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Flat tax: What is it, what will it mean for Iowa

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Condition of the State Iowa

Iowa Gov. Kim Reynolds delivers her 2022 Condition of the State address before a joint session of the Iowa Legislature at the Statehouse in Des Moines.

DES MOINES — In four years, every Iowan’s income would be taxed at 4% by the state under a new proposal from Gov. Kim Reynolds.

Reynolds introduced her flat income tax proposal during last week’s annual Condition of the State address to the Iowa Legislature, encouraging the lawmakers to pass her idea.

“Flat and fair,” Reynolds proclaimed during the speech.

The idea of a flat tax has been around for years, and has its fair share of both supporters and critics.

Steve Forbes ran on a national flat tax platform as part of his 2000 presidential campaign. Supporters say a flat tax is fair and simple. A common pitch has been that a flat tax would make filing taxes simple enough to fit on a postcard.

Critics say a flat tax is unfair because it asks the lowest wage-earners to pay the same rate on their taxes as high wage-earners. They prefer a more progressive tax structure that taxes higher wager-earners at higher rates than low-income workers.

Ten states have a flat state income tax, including Iowa’s eastern neighbor, Illinois. The list includes more blue states like Michigan and Massachusetts, but also red states like Kentucky and Utah.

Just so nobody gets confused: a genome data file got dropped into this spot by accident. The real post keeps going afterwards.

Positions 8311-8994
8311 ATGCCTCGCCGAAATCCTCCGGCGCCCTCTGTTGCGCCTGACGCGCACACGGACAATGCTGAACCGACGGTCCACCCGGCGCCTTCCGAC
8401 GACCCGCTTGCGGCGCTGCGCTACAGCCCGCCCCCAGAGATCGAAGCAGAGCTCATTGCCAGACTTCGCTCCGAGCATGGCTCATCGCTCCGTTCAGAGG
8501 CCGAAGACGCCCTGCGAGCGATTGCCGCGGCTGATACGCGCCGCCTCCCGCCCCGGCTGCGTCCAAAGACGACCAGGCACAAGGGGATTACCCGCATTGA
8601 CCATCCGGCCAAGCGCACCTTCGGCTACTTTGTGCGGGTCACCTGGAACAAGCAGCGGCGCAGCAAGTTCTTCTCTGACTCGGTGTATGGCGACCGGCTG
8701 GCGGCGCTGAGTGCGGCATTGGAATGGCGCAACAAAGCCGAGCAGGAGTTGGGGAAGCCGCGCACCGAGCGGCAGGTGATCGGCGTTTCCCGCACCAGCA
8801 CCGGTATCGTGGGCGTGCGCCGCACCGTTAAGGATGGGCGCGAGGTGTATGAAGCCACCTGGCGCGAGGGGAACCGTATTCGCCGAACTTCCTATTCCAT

Eight states have no state income tax. The remaining states, including Iowa, have varying forms of progressive, or graduated, income tax structure.

In 2021, Iowa had nine state income tax rates, tied for the second-most in the country. Most Iowa workers’ income was taxed at between 4.14%, with rates increasing as income increased to a top rate of 8.53% for those earning more than $78,435 of taxable income.

As a result of tax reform passed by the Legislature and signed into law by Reynolds in 2018, the number of tax brackets will be reduced to four, ranging between 4.4% and 6.5%.

Under Reynolds’ new plan, top state income tax rate would be eliminated each year over the next four years, until in 2026 every Iowa worker, regardless of income level, pays 4%.

“There’s never been a better time in Iowa for bold, yet practical tax reform that meets the priorities of the state, allows Iowans to keep more of what they earn, and creates a highly competitive tax system,” the governor’s state budget book reads.

The plan would reduce state revenue by $226 million in the first year, and by $1.6 billion at full implementation, according to the state’s nonpartisan fiscal and legal analysis division. The current state budget — which funds things ranging from education to the justice system to state-run mental health institutions — is just more than $8 billion.

The governor’s staff insists that if state revenues and spending continue to grow at their recent average rates, the flat tax plan can be implemented without forcing reductions in state spending.

“That’s money that can be reinvested into our economy and used to promote the prosperity of every Iowan,” Reynolds said during her speech. “Yes, we’ll have less to spend once a year at the Capitol, but we’ll see it spent every single day on Main Streets, in grocery stores, and at restaurants across Iowa. We’ll see it spent in businesses instead of on bureaucracies.”

Tom Sands, a former Republican lawmaker who chaired the Iowa House committee that deals with tax policy and is now president and chief executive officer of the Iowa Taxpayers Association, called Reynolds’ flat tax proposal “bold” and “a good one.”